Is “Taking a Break” In a Relationship Ever the Right Thing to do?
“Each person deserves a day away in which no problems are confronted…no solutions searched for. Each of us needs to withdraw from the cares which will not withdraw from us.”
- Dr. Maya Angelou
We’ve all been there. Stuck in a relationship that you’re not sure you want to continue but maybe don’t have a solid reason to leave just yet. Maybe your partner cheated but immediately came clean and is begging for another chance. Maybe you bicker for no reason because you let the little things pile up and now they nag at the very core of your relationship. Maybe the sex just isn’t that great. While all of these may be good reasons to leave, if you are invested in the relationship, you may want to reconsider but don’t know how to get over the hump. What do you do?
Years ago, I found myself in this very situation. Admittedly, I was in a relationship that I was terribly unsatisfied in but couldn’t bring myself to break it off because the guy I was dating was a genuinely good person. I didn’t want to hurt him. Truth be told, we had no business being more than friends. We had a great friendship but crossed a line that never should have been crossed. It was cool in the beginning but things soured quickly…we’ll save the details of that story for another day.
Long story short, I didn’t want to break his heart but my heart was no longer in it. That’s when I thought I could ease him into a break-up by suggesting that we take a little “break.” He shot me down and said he didn’t do breaks, either we were together or we weren’t. A few days later, we weren’t.
More often than not, that’s how breaks are used, as a way to ease into a full-on break-up, giving those involved time to wrap their heads, and their hearts, around the impending split. But apparently, there’s another way to use this break to your advantage.
I recently read an article on Refinery 29 that talked about how taking a break can actually strengthen your relationship rather than be one of the final nails in the coffin (who knew?). In it Jasmine Diaz, a dating expert in Los Angeles, makes the case that since relationships can be all-consuming, sometimes what you need is separation to gain perspective. Needing time to yourself doesn't mean that you and your partner are incompatible or inevitably doomed, either. That being said, if you plan to use a break to fix a broken relationship, it’s important to follow three specific rules:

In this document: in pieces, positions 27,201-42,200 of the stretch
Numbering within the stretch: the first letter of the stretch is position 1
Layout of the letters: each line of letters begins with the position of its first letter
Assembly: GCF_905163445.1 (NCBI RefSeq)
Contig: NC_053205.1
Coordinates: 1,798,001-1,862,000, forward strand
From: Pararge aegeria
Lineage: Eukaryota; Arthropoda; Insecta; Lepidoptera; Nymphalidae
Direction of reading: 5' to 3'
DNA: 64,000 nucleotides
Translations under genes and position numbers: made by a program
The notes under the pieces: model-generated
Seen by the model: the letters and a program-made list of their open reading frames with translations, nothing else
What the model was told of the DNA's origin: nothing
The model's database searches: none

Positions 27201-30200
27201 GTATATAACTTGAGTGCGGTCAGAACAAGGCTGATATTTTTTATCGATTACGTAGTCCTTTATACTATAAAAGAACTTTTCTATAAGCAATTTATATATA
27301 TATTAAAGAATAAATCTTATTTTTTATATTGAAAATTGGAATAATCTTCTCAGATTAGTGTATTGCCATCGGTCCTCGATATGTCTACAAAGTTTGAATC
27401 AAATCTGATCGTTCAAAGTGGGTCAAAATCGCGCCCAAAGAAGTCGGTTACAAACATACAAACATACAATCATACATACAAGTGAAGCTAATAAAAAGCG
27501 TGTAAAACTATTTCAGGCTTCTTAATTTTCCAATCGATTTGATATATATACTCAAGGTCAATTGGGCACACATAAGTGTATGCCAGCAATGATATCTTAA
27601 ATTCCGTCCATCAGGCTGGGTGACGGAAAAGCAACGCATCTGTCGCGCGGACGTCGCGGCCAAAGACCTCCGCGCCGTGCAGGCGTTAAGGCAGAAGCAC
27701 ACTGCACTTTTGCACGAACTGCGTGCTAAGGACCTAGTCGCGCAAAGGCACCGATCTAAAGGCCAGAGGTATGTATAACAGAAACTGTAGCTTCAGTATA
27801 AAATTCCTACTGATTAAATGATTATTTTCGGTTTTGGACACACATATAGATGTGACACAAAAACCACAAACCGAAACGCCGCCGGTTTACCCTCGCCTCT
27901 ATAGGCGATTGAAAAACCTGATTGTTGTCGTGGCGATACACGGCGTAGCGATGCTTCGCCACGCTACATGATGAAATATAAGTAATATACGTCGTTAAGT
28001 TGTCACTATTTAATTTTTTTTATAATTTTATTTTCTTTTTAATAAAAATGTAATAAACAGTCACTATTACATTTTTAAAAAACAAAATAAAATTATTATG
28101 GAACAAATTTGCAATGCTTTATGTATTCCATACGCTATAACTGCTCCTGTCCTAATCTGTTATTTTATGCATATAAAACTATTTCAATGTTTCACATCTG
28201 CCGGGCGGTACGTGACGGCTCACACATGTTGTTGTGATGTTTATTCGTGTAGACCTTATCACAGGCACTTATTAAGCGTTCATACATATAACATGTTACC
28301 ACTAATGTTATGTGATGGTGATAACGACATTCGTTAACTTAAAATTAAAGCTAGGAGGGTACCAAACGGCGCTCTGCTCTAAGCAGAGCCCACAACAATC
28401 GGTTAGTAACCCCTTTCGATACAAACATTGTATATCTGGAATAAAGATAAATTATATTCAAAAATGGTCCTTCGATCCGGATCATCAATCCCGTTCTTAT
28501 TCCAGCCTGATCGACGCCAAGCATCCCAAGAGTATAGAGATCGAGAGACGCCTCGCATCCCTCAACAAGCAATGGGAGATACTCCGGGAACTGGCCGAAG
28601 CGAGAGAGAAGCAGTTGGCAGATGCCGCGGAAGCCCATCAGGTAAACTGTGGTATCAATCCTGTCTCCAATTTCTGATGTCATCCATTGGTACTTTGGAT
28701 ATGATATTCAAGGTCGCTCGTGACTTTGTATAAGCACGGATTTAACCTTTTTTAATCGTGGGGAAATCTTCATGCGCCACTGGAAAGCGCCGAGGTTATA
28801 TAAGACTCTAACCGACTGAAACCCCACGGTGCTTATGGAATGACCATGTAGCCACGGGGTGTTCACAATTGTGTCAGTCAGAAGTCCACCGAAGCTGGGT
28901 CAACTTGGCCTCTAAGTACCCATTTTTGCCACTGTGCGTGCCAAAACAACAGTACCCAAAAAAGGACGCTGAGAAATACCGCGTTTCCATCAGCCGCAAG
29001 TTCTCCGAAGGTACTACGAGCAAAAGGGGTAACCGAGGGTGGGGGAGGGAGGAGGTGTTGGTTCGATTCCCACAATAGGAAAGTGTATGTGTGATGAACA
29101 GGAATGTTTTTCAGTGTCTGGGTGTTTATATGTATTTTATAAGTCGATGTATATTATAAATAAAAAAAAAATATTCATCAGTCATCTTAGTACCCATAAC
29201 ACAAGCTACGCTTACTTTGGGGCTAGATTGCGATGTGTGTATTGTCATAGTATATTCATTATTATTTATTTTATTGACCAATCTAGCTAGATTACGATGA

1. Be clear about the reason why you feel you need a break.
2. Set and agree on expectations during the break so you both know what is and isn’t acceptable.
3. Set a date to check back in with one another and reassess the break you're on and where you feel the relationship stands.
This got me thinking. a separation with the intention to mend, rather than end, a relationship can have several real benefits when it’s done right. It gives you space, a chance to miss one another, an opportunity to focus inward, and can help realign yourself with your emotional independence. This proves that the old adage, “all good things come to an end,” isn’t necessarily true, though they may take a break from time to time, and that’s okay.
On the flip side, some couples may decide to go their separate ways after taking time away from a relationship because their break helped them realize that there’s no use in taking it any further. That realization, though upsetting, is necessary for the wellbeing of both people involved. Whether you’re with the right person or not may not always be clear, but separating yourself from the pressures of your situation in an effort, to glean perspective, may just be what the doctor ordered.